DURHAM, N.C. (WTVD) -- Durham is remembering its native son, John "Skeepie" Scarborough, who passed away at the age of 83.
Skeepie was a pioneering businessman as the fourth-generation owner and president of Scarborough and Hargett Celebration of Life Center.
The company formed in 1871. It's now one of the oldest Black businesses in Durham and the fifth oldest Black funeral home in the country.
Skeepie led the family business for nearly 60 years before his death.
"As they say in Africa 'when an elder dies, an entire library burns.' We can certainly say we feel that at this present time," said Andre Vann, a family friend of 30 years.
Vann is the University historian for NC Central University, Skeepie's alma mater. Vann tells ABC11 that he always dedicated the funeral homes' resources to support the needs of Durham's Black community.
Vann also said Scarborough proudly talked about the richness of Durham's Black history, some of which he helped shape by serving on several national and local boards. In 1982, he was president of the National Funeral Directors and Morticians Association. Locally, he served on boards for the John Avery Boys and Girls Club, Durham YMCA, and the NCCU Foundation to name a few.
"A very privileged life that he enjoyed," Vann said. "And not just wealth-wise. But (he was) one who is always willing to take what he had and share with others and that for me is a role model."
Scarborough was a member of Kappa Alpha Psi fraternity and grew up in the historically Black Hayti community in Durham, where he was a lifelong member of the historic St. Josephs AME Church.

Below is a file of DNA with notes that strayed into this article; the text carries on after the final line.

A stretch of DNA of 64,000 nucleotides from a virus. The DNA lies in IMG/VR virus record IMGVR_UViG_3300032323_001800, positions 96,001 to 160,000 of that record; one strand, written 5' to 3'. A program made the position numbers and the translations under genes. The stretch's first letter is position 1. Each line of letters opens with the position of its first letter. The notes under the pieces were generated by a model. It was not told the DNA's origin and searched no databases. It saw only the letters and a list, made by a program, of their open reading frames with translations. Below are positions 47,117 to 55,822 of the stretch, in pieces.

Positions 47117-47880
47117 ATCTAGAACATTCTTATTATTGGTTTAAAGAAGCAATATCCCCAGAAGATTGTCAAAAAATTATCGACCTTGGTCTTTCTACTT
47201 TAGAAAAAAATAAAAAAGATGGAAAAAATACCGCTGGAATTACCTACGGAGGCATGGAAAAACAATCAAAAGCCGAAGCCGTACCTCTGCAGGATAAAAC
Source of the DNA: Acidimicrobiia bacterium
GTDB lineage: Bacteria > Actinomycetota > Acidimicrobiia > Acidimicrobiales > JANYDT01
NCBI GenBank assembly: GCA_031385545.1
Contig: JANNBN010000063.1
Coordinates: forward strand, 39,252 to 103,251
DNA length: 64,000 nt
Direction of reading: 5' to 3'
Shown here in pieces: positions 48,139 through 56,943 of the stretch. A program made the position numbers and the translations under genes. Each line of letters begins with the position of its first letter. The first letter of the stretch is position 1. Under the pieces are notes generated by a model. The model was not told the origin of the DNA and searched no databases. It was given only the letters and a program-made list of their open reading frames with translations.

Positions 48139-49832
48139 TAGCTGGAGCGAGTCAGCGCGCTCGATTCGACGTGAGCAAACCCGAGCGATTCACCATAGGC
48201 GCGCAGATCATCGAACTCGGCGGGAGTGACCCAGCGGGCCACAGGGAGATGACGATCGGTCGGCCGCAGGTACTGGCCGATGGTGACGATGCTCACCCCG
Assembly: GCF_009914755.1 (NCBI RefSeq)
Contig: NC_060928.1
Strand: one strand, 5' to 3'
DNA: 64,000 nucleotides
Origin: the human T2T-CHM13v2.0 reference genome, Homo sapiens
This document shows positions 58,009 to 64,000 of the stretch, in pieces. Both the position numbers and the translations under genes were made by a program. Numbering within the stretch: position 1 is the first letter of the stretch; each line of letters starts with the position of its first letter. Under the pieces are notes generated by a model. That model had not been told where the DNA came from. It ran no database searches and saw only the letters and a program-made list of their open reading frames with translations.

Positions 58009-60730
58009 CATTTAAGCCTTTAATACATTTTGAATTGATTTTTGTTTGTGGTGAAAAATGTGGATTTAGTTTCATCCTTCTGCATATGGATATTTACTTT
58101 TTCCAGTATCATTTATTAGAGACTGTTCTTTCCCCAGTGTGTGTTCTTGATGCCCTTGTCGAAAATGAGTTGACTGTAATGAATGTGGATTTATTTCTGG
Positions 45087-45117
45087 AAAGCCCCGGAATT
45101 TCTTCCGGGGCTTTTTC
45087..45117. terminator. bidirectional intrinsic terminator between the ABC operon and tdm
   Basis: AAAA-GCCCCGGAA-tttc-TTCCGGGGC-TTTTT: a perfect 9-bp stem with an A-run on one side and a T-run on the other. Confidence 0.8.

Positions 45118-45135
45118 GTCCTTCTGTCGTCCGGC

"A tremendously wonderful, loving, spirited individual," said Dr. Jay Augustine, pastor of St. Joseph's AME Church.
"He was certainly not one of the members who only sit in the pew. His voice was known. His concerns were certainly heard."
The cause of his death has not been released. Scarborough leaves behind a wife and two adult children. They are the fifth generation leading the family business.
Scarborough was 83 years old.
Funeral arrangements have not been announced.
"We can all honor him by doing as he did - loving your profession, but also sharing your talents and skills with others and telling the next generation about their historical past," said Vann.
Congressman GK Butterfield released a statement, calling his friend a pillar in the community.
"A native of Durham, North Carolina, and fourth-generation member of the Scarborough family to lead the fifth oldest African-American funeral home in the United States; Durham has indeed suffered a great loss of a true pillar of the Durham community.
Continuing a strong family legacy in the legendary Scarborough and Hargett Funeral Home, John C. Scarborough III always stayed true to the funeral home motto 'A Dignified Service in a Sympathetic Way.' Skeepie and his beloved wife Queen took great pride in serving the African American community and providing an atmosphere of compassion and healing to those they served. In addition to his nearly 60 years of service in the family funeral home, Skeepie also continued his strong family legacy of breaking barriers and serving his community with dedication and compassion and many other ways.
As we mourn the loss of 'Skeepie' we can now return the favor as we honor and celebrate the life and legacy of this son of Durham. He will be dearly missed, but never forgotten. On behalf of the United States House of Representatives, we extend condolences to his beloved wife, Queen Marble Bass-Scarborough, and the entire Scarborough and Bass families."
President of fifth oldest Black funeral home in the country, J.C. 'Skeepie' Scarborough, dies at 83
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